1630 La "Journee des dupes" . Marie de Medicis deteste Richelieu, elle est determinee à le perdre. Au palais du Luxembourg, elle fait mander son fils Louis XIII et lui demande la disgrace du cardinal. Celui-ci apparait, elle l'injurie. Bouleverse, le roi se retire sans un regard pour son ministre. Richelieu se croit perdu. Les grands se pressent vers la reine, convaincus qu'elle vient de l'emporter. Le lendemain, le roi convoque le cardinal dans son pavillon de chasse de Versailles. Le cardinal se jette aux pieds du roi, qui le releve et le prie de rester. C'est à la reine que le roi ordonne de prendre le chemin de l'exil au chateau de Compiegne. Avant que sa mere ne parte, le roi lui dit à propos de Richelieu : "C'est le plus grand serviteur que jamais la France ait eu."
    ^ 1620 The Mayflower Compact
          Two days after sighting land, the Mayflower comes to anchor in what is today Provincetown Harbor in the Cape Cod region of Massachusetts. The same day, the Mayflower Compact is drafted and signed by the forty-one male passengers on the ship, commonly known as the pilgrims. The majority of the signatories are Puritan Separatists, who traveled to America to escape the jurisdiction of the Church of England, which they believed violated the biblical precepts for true Christians. However, other pilgrims aboard were loyal to England's church, but came to the New World for its economic opportunities. The Mayflower Compact is signed in the name of God, the Christian faith, England, and King James I, who granted the pilgrims an implicit assent to practice their religion in New England. The text of the Compact calls for the establishment of a "civil Body Politick" to enact "just and equal laws" for the governance of the first English colony in New England. In later years, the Mayflower Compact is hailed as the origin of all the democratic institutions that evolved in the colonies and in the US formed from them, although the agreement was not a revolutionary departure from English precedent. Nevertheless, the Compact establishes the first basis for written laws in New England, and during the next month the pilgrims establish a permanent settlement at Plymouth, Massachusetts.
         Democratic in form, the Compact comprised the first written American constitution, and remained in force until 1691
    1500 Traite de Grenade, les rois Louis XII et Ferdinand d'Aragon se partagent le royaume de Naples.
    ^ 1417 La papaute refait son unite a Constance
         A Constance, un concile met fin au Grand Schisme d’Occident. Humiliee par le roi de France, un siecle plus tot, la papaute avait oublie son combat contre l'empereur allemand et les grands de ce monde pour imposer le regne de Dieu sur terre. Le pape avait quitte Rome pour s'installer a Avignon, sous la ferule du puissant roi de France. L'Eglise s'etait ensuite laissee entrainer dans des querelles de factions grotesques, au grand scandale des fideles. La revolte gronde. L'Anglais John Wyclif et le Tcheque Jan Hus appellent a une Reforme de l'Eglise et a un retour aux commandements de l'Evangile. La France, ravagee par la querelle des Armagnacs et des Bourguignons, est impuissante a agir. C'est l'empereur allemand Sigismond, excede, qui impose la reunion d'un concile sur les bords du lac de Constance. Le concile met fin a la scandaleuse divistion de la papaute. C'en est fini des papes et des anti-papes qui se sont entredechires pendant un demi-siecle, de Rome a Avignon. Le college des cardinaux revoque les trois papes du moment et en elit un et un seul. Celui-ci, Oddone Colonna, appartient a la noblesse romaine. Il n'est pas encore pretre et recoit en hate les nominations appropriees a sa nouvelle fonction. Prenant le nom de Martin V, il s'etablit definitivement a Rome. Il n'empeche que le mal a ete fait. La revolution religieuse en germe dans l'Empire allemand triomphera un siecle plus tard avec Martin Luther.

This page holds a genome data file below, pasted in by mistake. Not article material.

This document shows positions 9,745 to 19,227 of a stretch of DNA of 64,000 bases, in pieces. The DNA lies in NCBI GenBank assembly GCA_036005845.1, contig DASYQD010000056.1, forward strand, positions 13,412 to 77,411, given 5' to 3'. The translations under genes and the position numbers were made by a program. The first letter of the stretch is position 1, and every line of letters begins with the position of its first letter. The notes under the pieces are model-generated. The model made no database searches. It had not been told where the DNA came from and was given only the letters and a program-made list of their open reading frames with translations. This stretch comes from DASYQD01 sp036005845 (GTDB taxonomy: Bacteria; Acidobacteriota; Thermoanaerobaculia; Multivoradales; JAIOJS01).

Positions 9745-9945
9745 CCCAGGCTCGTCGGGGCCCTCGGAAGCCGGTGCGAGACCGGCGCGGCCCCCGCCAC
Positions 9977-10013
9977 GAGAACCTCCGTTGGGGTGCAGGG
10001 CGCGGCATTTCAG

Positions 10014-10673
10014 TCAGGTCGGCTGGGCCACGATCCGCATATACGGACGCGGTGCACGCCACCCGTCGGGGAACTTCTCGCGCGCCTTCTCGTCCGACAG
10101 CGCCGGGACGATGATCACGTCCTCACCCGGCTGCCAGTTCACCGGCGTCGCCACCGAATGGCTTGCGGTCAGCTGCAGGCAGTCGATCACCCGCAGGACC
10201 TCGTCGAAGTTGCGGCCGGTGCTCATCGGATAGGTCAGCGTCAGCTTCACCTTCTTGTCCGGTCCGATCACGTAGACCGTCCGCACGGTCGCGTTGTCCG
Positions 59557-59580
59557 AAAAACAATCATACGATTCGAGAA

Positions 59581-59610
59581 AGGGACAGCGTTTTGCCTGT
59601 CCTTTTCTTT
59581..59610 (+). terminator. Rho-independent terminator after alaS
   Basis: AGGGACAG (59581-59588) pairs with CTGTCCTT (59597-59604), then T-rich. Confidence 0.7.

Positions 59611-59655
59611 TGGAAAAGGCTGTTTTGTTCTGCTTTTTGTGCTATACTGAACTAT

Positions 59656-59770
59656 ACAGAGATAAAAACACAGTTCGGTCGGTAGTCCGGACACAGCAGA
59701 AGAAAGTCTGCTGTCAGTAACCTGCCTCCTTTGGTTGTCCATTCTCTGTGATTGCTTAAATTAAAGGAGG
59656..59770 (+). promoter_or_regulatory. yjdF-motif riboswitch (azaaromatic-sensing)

1215 The Fourth Lateran Council (12th ecumenical council) is convened in Rome by Pope Innocent III. It was the council which first defined "transubstantiation," the Catholic belief that the bread and wine of the Eucharist change invisibly into the body and blood of Christ.
    — 43 avant JC: Un triumvirat pour succeder a Cesar (certaines sources donnent le 26 novembre)
          Antoine, Lepide et Octave se font nommer par le Senat romain pour exercer un gouvernement a trois. C'est le second triumvirat (tres viri reipublicae constituendae). Dominant tout le bassin mediterraneen, Rome a besoin d'institutions mieux adaptees que l'ancienne Republique. Cesar l'avait bien vu mais il a paye de sa vie son empressement a prendre le titre de roi. Les trois pretendants a sa succession cessent un moment de se combattre. Allies au sein du triumvirat, ils ordonnent des proscriptions contre le parti republicain accuse d'avoir complote contre Cesar. Ciceron et beaucoup d'autres y trouvent la mort. Puis, les triumvirs ne tardent pas a s'entredechirer dans une guerre civile qui s'achevera douze ans plus tard, apres la bataille d'Actium, par la mort d'Antoine et la victoire definitive d'Octave. Le petit-neveu de Jules Cesar, bientot denomme Auguste, va instaurer un empire de fait. La paix romaine ("pax romana") regnera pour plus de deux siecles autour de la Mediterranee.
    TO THE TOP
    < 10 Nov 12 Nov >
    ^  Deaths which occurred on an 11 November: